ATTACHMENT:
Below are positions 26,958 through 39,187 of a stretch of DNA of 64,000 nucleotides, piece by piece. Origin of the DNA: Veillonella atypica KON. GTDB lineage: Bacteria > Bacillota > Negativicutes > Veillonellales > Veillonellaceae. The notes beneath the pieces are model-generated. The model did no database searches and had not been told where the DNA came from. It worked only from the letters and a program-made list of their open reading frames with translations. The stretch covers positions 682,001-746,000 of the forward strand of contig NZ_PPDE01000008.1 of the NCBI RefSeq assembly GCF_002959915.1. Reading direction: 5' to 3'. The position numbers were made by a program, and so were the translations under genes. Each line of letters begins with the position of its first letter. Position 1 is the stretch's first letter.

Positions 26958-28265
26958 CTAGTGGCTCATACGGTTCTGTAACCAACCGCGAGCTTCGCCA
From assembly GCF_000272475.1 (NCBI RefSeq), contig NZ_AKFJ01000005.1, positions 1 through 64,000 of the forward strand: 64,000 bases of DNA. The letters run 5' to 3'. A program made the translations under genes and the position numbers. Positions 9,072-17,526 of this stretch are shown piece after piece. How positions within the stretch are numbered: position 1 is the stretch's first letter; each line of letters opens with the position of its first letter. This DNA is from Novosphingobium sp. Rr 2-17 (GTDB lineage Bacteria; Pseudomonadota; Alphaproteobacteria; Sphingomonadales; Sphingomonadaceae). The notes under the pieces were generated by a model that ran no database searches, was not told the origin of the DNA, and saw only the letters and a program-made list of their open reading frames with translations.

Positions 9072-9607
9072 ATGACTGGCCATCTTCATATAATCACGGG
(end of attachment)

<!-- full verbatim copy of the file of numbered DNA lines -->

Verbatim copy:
Below are positions 26,958 through 39,187 of a stretch of DNA of 64,000 nucleotides, piece by piece. Origin of the DNA: Veillonella atypica KON. GTDB lineage: Bacteria > Bacillota > Negativicutes > Veillonellales > Veillonellaceae. The notes beneath the pieces are model-generated. The model did no database searches and had not been told where the DNA came from. It worked only from the letters and a program-made list of their open reading frames with translations. The stretch covers positions 682,001-746,000 of the forward strand of contig NZ_PPDE01000008.1 of the NCBI RefSeq assembly GCF_002959915.1. Reading direction: 5' to 3'. The position numbers were made by a program, and so were the translations under genes. Each line of letters begins with the position of its first letter. Position 1 is the stretch's first letter.

Positions 26958-28265
26958 CTAGTGGCTCATACGGTTCTGTAACCAACCGCGAGCTTCGCCA
From assembly GCF_000272475.1 (NCBI RefSeq), contig NZ_AKFJ01000005.1, positions 1 through 64,000 of the forward strand: 64,000 bases of DNA. The letters run 5' to 3'. A program made the translations under genes and the position numbers. Positions 9,072-17,526 of this stretch are shown piece after piece. How positions within the stretch are numbered: position 1 is the stretch's first letter; each line of letters opens with the position of its first letter. This DNA is from Novosphingobium sp. Rr 2-17 (GTDB lineage Bacteria; Pseudomonadota; Alphaproteobacteria; Sphingomonadales; Sphingomonadaceae). The notes under the pieces were generated by a model that ran no database searches, was not told the origin of the DNA, and saw only the letters and a program-made list of their open reading frames with translations.

Positions 9072-9607
9072 ATGACTGGCCATCTTCATATAATCACGGG